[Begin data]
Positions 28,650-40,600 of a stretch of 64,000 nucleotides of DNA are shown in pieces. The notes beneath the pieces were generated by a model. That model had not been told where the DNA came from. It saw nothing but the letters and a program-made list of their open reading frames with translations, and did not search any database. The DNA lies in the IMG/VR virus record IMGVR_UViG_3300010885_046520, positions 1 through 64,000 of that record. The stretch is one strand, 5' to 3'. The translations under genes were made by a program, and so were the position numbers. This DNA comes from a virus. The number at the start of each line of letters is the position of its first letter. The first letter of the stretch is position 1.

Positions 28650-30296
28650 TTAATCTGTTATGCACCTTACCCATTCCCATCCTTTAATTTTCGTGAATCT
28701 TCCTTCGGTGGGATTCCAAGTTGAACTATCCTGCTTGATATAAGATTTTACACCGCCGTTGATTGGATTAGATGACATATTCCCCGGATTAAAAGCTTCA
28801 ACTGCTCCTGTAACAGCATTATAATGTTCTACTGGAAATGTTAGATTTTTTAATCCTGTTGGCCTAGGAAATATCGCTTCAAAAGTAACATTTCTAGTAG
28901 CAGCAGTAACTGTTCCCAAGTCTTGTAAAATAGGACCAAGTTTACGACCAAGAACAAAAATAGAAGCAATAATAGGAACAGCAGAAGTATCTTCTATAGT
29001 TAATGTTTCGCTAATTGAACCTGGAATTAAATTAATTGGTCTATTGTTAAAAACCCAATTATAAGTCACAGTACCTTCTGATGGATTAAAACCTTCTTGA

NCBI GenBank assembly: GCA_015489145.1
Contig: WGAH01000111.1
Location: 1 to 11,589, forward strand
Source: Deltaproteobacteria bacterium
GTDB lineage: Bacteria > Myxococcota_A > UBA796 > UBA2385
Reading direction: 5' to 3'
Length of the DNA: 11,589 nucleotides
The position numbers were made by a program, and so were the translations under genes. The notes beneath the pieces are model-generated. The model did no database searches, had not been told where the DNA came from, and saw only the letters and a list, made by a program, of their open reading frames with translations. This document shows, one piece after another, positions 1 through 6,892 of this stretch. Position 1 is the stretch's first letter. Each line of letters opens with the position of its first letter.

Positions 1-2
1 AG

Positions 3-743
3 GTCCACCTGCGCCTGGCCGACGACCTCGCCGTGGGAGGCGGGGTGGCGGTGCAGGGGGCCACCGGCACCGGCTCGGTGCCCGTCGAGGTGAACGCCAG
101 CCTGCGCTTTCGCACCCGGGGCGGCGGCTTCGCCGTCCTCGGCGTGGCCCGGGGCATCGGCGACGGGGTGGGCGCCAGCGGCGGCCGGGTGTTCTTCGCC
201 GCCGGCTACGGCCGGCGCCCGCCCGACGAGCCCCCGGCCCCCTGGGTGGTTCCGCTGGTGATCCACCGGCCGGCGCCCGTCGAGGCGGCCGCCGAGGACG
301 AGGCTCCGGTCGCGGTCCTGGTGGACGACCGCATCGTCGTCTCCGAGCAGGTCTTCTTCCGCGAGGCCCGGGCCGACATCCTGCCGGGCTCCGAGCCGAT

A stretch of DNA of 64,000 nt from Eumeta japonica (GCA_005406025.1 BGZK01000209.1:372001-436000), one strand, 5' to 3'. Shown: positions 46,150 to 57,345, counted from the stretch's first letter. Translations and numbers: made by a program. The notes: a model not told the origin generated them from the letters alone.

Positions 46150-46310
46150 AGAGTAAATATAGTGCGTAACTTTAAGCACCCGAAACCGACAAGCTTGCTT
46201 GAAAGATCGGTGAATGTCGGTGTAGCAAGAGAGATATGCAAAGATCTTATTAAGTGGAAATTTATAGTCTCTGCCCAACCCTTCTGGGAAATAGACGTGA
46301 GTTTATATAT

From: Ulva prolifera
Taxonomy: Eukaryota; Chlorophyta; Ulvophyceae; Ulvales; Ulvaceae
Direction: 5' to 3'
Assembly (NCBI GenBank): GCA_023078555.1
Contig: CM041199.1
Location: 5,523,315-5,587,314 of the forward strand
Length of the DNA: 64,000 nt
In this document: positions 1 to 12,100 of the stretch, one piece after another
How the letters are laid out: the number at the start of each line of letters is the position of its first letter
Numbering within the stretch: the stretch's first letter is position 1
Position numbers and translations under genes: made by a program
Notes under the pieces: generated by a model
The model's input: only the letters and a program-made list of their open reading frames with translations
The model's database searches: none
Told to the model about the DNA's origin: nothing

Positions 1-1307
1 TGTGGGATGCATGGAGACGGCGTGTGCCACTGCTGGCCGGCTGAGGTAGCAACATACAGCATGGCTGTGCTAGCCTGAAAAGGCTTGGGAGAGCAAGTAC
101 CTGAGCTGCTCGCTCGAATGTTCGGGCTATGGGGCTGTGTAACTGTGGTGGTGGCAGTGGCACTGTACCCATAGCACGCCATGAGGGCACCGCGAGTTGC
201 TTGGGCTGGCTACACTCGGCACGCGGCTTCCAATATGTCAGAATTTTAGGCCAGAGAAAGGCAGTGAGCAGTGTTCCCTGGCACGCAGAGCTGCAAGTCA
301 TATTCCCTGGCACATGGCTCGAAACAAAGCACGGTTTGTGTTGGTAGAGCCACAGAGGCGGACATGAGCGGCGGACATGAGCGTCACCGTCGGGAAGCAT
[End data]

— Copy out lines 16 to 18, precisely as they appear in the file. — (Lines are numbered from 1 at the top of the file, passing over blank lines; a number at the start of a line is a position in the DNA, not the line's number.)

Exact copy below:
Positions 1-2
1 AG

Positions 3-743